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Zucchini Ratatouille

Zucchini Ratatouille

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I love how versatile ratatouille is. It tastes good both cold and warm. You can serve it over rice or quinoa for a filling vegetarian meal, or alongside chicken, meat or fish for a flavorful, light side. It keeps well in the fridge for several days, and can also be frozen for later use. To me, it’s the perfect summer food.


Next week we begin the Nine Days period, during which we don’t eat meat. There are lots of dairy options, but if you prefer to stay away from dairy, or you’re looking for some non-dairy alternatives, make a batch of this ratatouille and you’ll be covered. Eat it with fish one night, warmed up over rice the next, or take a container to work for lunch.


You’ll need to cut up your veggies to start. Roughly dice the onions, not too small. Cut the zucchini in rounds. If you’re using the bigger zucchini, cut them into half-rounds. Cut the peppers into strips, or half-strips if they’re particularly long peppers.


Begin by sautéing the onions in the oil and salt until soft and translucent, approximately 20 minutes in a strong pot.


While the onions are cooking, prepare the sauce. Pour the tomato sauce, water, oregano, basil, honey and salt into a small pot. Bring to a boil, then reduce to a simmer. Simmer uncovered for approximately 10–15 minutes until sauce is thick and flavorful.


When the onions are ready, add in the zucchini and peppers, and mix well. Pour in the sauce and cook until the zucchini and peppers are soft. If you’ll be freezing or refrigerating the ratatouille with the intention of reheating it at a later point, I suggest cooking it until the vegetables are just soft. If they’re too soft now, when you reheat it they will fall apart and become mushy.

Yields: 10–12 servings


Ingredients:

  • 1 large Spanish onion, roughly diced
  • 2 lb. zucchini, sliced in rounds
  • 1 red pepper, cut in strips
  • 1 green pepper, cut in strips
  • ¼ cup oil
  • 1 tsp. kosher salt

Sauce Ingredients:

  • 2½ cups tomato sauce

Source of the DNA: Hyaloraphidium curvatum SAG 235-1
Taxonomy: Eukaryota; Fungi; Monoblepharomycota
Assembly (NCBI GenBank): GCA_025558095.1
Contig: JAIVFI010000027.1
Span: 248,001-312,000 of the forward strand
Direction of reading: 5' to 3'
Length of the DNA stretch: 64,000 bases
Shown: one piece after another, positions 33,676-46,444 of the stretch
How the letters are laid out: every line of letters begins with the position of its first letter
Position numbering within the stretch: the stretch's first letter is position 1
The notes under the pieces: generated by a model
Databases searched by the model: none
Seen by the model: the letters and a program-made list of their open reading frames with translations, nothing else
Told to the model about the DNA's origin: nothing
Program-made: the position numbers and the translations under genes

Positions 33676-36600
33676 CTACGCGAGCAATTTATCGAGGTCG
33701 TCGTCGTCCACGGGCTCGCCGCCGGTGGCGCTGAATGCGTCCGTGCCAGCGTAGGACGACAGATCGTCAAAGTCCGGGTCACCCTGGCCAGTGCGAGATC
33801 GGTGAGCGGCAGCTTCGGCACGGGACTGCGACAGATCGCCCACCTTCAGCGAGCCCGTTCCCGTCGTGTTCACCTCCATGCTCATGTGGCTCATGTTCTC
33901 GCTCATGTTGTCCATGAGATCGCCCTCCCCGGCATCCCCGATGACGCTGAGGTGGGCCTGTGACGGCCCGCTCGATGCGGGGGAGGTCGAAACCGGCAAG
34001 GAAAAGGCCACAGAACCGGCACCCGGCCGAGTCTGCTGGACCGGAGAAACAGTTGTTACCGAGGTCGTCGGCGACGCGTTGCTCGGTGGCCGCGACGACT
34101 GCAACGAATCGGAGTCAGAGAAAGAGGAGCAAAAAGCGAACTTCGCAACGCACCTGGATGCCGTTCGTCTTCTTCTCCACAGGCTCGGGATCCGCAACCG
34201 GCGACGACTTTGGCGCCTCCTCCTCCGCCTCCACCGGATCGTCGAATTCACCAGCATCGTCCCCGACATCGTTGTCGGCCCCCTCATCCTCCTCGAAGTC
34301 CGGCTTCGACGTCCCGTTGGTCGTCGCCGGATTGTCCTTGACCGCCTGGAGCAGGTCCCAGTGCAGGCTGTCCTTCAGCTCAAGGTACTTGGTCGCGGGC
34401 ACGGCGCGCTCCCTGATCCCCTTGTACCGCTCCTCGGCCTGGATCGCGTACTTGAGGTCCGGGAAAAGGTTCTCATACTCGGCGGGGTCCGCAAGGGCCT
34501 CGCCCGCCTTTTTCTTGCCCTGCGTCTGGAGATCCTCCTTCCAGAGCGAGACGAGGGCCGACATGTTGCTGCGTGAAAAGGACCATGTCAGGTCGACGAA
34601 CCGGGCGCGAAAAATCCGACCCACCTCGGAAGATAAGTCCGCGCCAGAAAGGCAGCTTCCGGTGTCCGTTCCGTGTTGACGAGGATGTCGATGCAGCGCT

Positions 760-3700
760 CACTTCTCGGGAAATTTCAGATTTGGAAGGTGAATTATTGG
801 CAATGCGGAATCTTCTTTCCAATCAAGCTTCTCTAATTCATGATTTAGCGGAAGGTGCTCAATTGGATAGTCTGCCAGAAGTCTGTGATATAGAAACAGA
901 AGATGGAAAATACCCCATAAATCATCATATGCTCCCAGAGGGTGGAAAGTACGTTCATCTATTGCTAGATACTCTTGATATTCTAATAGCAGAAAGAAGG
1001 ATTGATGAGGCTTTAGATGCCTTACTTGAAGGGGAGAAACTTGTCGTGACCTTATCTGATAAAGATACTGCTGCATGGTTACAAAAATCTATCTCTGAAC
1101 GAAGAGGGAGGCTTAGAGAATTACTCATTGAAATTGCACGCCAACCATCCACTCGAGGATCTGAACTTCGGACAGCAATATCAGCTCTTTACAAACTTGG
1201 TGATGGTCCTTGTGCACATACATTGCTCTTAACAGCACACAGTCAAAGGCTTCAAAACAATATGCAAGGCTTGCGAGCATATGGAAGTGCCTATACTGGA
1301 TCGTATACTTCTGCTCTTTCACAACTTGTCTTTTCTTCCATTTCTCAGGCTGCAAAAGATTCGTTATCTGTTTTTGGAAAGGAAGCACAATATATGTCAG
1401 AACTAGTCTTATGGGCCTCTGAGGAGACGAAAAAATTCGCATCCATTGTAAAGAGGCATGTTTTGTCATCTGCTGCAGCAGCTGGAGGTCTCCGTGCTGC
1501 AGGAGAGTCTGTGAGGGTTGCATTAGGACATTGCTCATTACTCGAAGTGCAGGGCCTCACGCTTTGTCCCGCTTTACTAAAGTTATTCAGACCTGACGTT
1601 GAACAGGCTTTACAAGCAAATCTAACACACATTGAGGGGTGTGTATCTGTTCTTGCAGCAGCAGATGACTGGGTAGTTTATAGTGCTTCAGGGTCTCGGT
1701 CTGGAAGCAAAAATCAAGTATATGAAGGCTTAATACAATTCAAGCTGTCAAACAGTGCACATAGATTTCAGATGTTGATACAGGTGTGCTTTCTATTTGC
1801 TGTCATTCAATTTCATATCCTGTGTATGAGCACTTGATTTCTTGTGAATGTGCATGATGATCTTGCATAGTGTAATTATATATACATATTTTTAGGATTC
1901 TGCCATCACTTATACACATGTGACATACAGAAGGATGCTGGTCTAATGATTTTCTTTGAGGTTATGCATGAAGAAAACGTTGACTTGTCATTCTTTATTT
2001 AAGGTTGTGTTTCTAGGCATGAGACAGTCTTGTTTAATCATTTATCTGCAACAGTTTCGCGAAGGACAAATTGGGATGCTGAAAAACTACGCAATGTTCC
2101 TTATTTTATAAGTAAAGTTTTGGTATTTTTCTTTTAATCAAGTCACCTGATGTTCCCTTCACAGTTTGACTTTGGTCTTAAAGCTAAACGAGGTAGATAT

• ½ cup water
  • 1½ tsp. dried oregano
  • 1½ tsp. dried basil
  • 3 tbsp. honey
  • ½ tsp. kosher salt

Directions:

  1. In the bottom of a strong pot, sauté the onion in the oil and 1 tsp. kosher salt until translucent (about 20 minutes).
  2. Meanwhile, put the tomato sauce, water, oregano, basil, honey and ½ tsp. salt into a small pot and bring to a boil. Reduce to a simmer and let cook for 10–15 minutes until thick and flavorful.
  3. Once the onions are soft and translucent, add the zucchini and peppers. Mix well. Pour in the tomato sauce and cook over a low flame until zucchini and peppers are soft.
  4. Note: If you’re going to be freezing and later reheating the ratatouille, or even refrigerating to later reheat, I suggest cooking it until the veggies are just soft enough. If they’re too mushy, when you try to reheat it they will fall apart.

Yields: 10–12 servings


Miriam Szokovski is the author of the historical novel Exiled Down Under, and a member of the Chabad.org editorial team. She shares her love of cooking, baking and food photography on Chabad.org’s food blog, Cook It Kosher.
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Miriam Szokovski October 27, 2016

substituting The peppers here are bell peppers, not hot peppers, so you wouldn't need to add extra spice. They mostly provide some variety in taste, texture and color. You could make it with just the zucchini (I often do it like that). You could also add eggplant which is traditionally included in ratatouille.

Regarding replacing the tomato sauce with tomato, you can but it changes the taste quite a bit. I sometimes do it like that for Passover. Still good, just different. I find that using cherry tomatoes makes it more delicious.

I hope that helps! Reply

Anonymous Winchester October 21, 2016

question To all of you brilliant cooks: What would you substitute or add if you can't use the peppers? Would you add some white pepper or black pepper or something to warm it up? Can it be ratatouille without red and green peppers? Thanks for any suggestions. Can you use tomatoes instead of tomato sauce if you add some spices and oil? Thanks Reply

laura September 9, 2015

I love this without the eggplant. Great way to use up surplus garden zucchini. Reply

Miriam Szokovski September 6, 2014

Eggplant Dan - you're right, eggplant is traditional. I prefer it without. I'd say 1 medium sized eggplant would be just right for these proportions. Reply

RD Brooklyn July 27, 2014

success! it's true that eggplant is usually included in ratatouille or however you spell it, but this recipe is GOOD. i tried it tonight and oh man. perf. thanks Miriam. Reply

Dan Binghamton July 22, 2014

Where's the eggplant? The signature ingredient in ratatouille is eggplant. You really miss it when it's not there. Reply

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